How Disruption Weighs On Profit Margins

How Disruption Weighs On Profit Margins

How Disruption Weighs On Profit Margins by Tom West, ColumbiaManagement

  • Corporate profit margins can come under pronounced pressure from various forms of disruption.
  • Firms need to invest in technology and distribution systems to support customer preferences and stay competitive.
  • The key question is whether a company has adequately invested in next generation products, distribution or true advances in productivity.

A mainstay of stock market appreciation over the last several years has been the ability of corporations to manage costs and maintain pricing discipline to deliver high profit margins, even amid tepid growth. While nobody is saying it explicitly, the overall state of things indicates that investors are comfortable with share count reduction supporting earnings per share (EPS) growth, and that the high profit margins that make it all work are sustainable. So it is worthwhile to ask: How is the margin story holding up? On average, pretty well. But it’s interesting to look at where the cracks have come in, and where they have not.

It is generally not as simple as excess supply touching off a cycle of price reductions. While such reductions have happened, companies have managed though them more often than not. They are often temporary phenomena, such as a retailer picking up promotional activity to work down a spike in inventory. The common ingredient for more pronounced margin pressure is some form of disruption. Technological disruption comes to mind, but we’ve also seen customer preference for a different version of the product, or a different form of delivery, or even disruption through legislative fiat.

In retail, e-commerce is turning out to be a profit margin headwind. Customers want free shipping and the ability to return items anywhere for any reason. Firms need to invest in technology and distribution systems to support this, but it is more about staying competitive than capturing incremental sales. And in the supermarket, there is a demand for more healthy foods and a shift from processed foods. So traditional packaged food companies either need to invest in new products or buy smaller, upstart competitors that are positioned for these trends.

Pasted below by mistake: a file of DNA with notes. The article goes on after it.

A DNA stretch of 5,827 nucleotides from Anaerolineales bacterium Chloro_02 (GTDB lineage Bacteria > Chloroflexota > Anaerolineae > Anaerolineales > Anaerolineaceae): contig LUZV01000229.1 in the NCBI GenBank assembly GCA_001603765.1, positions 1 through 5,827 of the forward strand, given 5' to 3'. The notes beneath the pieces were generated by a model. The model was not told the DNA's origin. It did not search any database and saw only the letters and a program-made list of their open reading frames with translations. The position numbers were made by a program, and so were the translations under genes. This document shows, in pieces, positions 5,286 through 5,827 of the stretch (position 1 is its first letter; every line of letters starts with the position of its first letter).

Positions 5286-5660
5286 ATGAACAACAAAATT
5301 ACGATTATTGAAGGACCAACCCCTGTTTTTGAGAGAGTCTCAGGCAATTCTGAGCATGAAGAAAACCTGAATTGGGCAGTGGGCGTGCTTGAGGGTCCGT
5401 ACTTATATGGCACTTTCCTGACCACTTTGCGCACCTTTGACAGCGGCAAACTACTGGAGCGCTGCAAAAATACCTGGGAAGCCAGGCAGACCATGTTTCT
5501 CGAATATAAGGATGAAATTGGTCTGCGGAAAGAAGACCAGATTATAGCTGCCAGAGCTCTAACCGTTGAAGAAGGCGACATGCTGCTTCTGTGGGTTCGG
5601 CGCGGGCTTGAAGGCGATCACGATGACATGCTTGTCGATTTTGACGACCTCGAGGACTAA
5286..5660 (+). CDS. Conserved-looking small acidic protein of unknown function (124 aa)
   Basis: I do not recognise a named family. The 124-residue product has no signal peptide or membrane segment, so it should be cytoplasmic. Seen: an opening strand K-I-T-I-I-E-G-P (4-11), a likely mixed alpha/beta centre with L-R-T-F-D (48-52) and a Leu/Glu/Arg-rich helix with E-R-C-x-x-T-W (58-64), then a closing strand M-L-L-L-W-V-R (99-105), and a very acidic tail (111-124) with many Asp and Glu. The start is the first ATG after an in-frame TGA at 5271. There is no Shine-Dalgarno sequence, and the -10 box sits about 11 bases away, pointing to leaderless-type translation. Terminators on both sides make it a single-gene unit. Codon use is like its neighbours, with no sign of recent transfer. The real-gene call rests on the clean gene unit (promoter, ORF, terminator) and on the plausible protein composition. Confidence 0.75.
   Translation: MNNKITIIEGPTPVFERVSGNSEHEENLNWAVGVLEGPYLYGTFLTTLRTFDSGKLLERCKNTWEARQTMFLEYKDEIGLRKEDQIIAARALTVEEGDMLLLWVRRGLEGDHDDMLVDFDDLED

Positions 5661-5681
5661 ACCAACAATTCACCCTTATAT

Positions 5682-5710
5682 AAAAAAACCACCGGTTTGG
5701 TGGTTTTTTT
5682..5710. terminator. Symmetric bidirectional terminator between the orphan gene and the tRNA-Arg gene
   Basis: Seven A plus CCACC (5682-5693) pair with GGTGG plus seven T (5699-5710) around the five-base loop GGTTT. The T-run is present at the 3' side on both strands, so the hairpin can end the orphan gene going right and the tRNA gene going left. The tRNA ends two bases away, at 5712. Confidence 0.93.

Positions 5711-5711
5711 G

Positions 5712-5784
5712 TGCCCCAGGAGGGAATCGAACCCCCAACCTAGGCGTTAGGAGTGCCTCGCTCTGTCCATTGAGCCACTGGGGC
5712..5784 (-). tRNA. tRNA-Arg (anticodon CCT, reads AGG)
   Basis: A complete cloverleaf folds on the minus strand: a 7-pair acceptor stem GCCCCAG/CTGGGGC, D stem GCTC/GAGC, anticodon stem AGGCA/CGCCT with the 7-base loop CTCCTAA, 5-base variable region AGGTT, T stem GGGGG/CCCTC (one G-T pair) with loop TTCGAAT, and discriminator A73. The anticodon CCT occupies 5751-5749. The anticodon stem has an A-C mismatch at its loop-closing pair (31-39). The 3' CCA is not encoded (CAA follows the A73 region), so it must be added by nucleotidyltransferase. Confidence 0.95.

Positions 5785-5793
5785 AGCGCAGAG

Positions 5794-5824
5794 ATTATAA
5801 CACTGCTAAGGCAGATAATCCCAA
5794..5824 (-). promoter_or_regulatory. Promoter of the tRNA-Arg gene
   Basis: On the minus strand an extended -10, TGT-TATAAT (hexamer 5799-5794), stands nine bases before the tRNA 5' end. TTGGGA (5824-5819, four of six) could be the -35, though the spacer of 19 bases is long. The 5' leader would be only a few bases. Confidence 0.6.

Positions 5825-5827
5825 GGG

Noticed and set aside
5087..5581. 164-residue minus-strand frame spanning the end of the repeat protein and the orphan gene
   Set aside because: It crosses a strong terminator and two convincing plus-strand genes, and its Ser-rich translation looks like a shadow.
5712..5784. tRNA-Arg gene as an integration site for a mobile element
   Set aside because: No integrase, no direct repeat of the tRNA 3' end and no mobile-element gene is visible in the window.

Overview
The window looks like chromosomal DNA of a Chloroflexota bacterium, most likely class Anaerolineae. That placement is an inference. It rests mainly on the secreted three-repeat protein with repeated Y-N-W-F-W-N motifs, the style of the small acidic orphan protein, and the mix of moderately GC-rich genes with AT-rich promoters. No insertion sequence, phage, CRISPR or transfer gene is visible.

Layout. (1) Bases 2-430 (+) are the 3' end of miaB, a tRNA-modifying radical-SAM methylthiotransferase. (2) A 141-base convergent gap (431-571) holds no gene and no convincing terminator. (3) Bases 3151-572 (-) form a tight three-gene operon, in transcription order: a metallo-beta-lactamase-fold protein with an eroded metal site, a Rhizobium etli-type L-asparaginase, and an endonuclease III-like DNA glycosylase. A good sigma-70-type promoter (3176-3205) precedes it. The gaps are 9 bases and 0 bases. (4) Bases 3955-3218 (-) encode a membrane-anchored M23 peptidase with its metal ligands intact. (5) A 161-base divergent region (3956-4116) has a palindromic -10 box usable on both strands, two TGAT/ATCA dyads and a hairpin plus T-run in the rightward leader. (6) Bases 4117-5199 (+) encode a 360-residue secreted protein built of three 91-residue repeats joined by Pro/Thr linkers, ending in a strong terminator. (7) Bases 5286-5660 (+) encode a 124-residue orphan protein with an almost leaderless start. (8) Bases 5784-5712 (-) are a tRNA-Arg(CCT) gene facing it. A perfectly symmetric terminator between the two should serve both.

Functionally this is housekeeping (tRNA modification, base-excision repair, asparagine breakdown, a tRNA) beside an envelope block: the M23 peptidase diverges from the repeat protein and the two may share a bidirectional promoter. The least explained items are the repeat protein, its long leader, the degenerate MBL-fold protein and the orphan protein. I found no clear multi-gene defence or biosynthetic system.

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Regulatory fiat: Both the financial sector and the healthcare sector saw disruption in the form of legislation around pricing and offerings. Healthcare has absorbed much of the Affordable Care Act pretty well. Managed care companies have held onto profitability, and some of the providers are benefiting from the growth in utilization. The financial sector was hit with a variety of restrictions—from limits on overdraft fees on small checking accounts to the amount of capital that must be held by the largest capital markets institutions. These were and are drags to profitability, but firms are finding solutions to some of the changes.

In the technology sector, disruption and shifting requirements are part of the landscape, if not the landscape itself. Investment in corporate IT infrastructure has seen only limited growth as customers delay investment spending while they take time to consider their strategy toward the cloud and software as a service. It is interesting that almost all of the old tech giants that were once seen as the engines of innovation are presumed to be the victims of innovation.

The good news for equities is that it is hard to find many examples of excess investment and aggressive pricing just breaking out, even amid slack demand. As one CEO explained; “we’d just be lowering our revenues. You’ll see us get aggressive if things get moving and there is actually some incremental business.”

The bad news is that some form of disruption eventually comes to every industry, and discipline won’t cut it when the market wants something different than what you are selling. So, investors protect themselves by investing in the disruptors, right? Yes, but an investment diet consisting solely of prospective disruptors can have its own issues. And not every industry is disrupted by an outsider. So the key question is whether a company has adequately invested in next generation products, distribution or true advances in productivity. They can do this internally, through investment spending and R&D or externally through smart acquisitions. Either approach is ok, as is a combination of both. The important thing for analysts and investors is to asses which path a company is on, and appraise the financial statements accordingly.

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